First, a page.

Jesus Taught the Trinity
Consider the profound words of Jesus Christ that reveal His authoritative teaching about the triune nature of God, or the Trinity: "Believe me that I am in the Father, and the Father in me: or else believe me for the very works' sake . . . And I will pray the Father, and he shall give you another Comforter, that he may abide with you for ever" (John 14:11,16). In this one verse Jesus affirmed that He and the Father were one. At the same time, He identified himself and the Father as two distinct persons under the titles of His own name and that of "the Father." Then Jesus promised His Church that the Father would answer the prayer of Jesus and send "another Comforter," referring to the Holy Spirit, as the third person in the Triune God. A careful examination of these words of Jesus reveal clearly that He taught the unity of God expressed in three distinct persons: the Father, the Son, and the Comforter (the Holy Spirit).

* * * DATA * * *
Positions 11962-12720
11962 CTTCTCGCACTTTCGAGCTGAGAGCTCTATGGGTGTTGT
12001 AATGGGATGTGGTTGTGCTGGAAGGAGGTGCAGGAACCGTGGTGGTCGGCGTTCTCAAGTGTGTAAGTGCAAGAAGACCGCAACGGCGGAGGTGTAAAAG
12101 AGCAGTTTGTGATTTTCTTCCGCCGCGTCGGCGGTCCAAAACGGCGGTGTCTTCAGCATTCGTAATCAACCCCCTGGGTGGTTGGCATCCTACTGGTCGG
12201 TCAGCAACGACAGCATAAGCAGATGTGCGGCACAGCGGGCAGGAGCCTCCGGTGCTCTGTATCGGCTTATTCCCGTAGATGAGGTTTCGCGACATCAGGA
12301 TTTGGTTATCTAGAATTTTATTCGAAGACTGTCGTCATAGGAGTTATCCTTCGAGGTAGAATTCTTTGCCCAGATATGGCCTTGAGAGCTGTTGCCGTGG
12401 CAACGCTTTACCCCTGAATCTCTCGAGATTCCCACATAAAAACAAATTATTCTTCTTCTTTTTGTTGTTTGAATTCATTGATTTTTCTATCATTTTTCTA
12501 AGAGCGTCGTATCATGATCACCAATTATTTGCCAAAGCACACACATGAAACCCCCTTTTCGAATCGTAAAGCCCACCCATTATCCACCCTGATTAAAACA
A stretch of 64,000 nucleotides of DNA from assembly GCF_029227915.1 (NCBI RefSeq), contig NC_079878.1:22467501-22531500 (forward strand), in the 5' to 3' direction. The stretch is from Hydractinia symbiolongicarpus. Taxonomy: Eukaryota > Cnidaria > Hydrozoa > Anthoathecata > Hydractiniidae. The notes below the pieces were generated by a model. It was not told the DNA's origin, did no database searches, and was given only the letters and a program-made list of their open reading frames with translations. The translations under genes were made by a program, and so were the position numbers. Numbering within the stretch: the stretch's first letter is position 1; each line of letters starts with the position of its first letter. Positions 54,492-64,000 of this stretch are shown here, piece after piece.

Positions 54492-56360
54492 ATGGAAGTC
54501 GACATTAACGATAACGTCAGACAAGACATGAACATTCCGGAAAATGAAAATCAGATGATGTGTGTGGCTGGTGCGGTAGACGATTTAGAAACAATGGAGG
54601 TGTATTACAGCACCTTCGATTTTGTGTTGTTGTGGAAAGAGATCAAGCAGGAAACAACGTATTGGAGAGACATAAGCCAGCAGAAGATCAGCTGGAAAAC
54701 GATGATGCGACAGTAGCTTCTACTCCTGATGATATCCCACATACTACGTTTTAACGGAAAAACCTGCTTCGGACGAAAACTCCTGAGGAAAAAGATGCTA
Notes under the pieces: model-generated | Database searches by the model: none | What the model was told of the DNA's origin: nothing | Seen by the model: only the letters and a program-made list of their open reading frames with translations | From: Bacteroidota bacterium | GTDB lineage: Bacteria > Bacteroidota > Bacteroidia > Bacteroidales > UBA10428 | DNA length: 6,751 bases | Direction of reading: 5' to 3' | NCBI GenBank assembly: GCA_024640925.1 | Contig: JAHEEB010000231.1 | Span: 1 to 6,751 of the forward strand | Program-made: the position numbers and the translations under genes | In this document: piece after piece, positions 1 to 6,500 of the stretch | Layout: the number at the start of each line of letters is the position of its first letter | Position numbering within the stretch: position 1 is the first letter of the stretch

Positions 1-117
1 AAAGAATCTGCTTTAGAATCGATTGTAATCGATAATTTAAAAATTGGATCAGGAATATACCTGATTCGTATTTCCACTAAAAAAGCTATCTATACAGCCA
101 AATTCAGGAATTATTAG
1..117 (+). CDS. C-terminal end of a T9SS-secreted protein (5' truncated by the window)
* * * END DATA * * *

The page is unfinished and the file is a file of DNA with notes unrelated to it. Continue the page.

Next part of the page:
The word "Trinity" comes from the Latin word trinitas, or the word trinitus, which means "three in one" or "threefold." This word expresses the clear teaching of the Church on the profound biblical doctrine of the nature of God, as revealed in the Scriptures, as a Trinity in unity.
The Unity and Attributes of God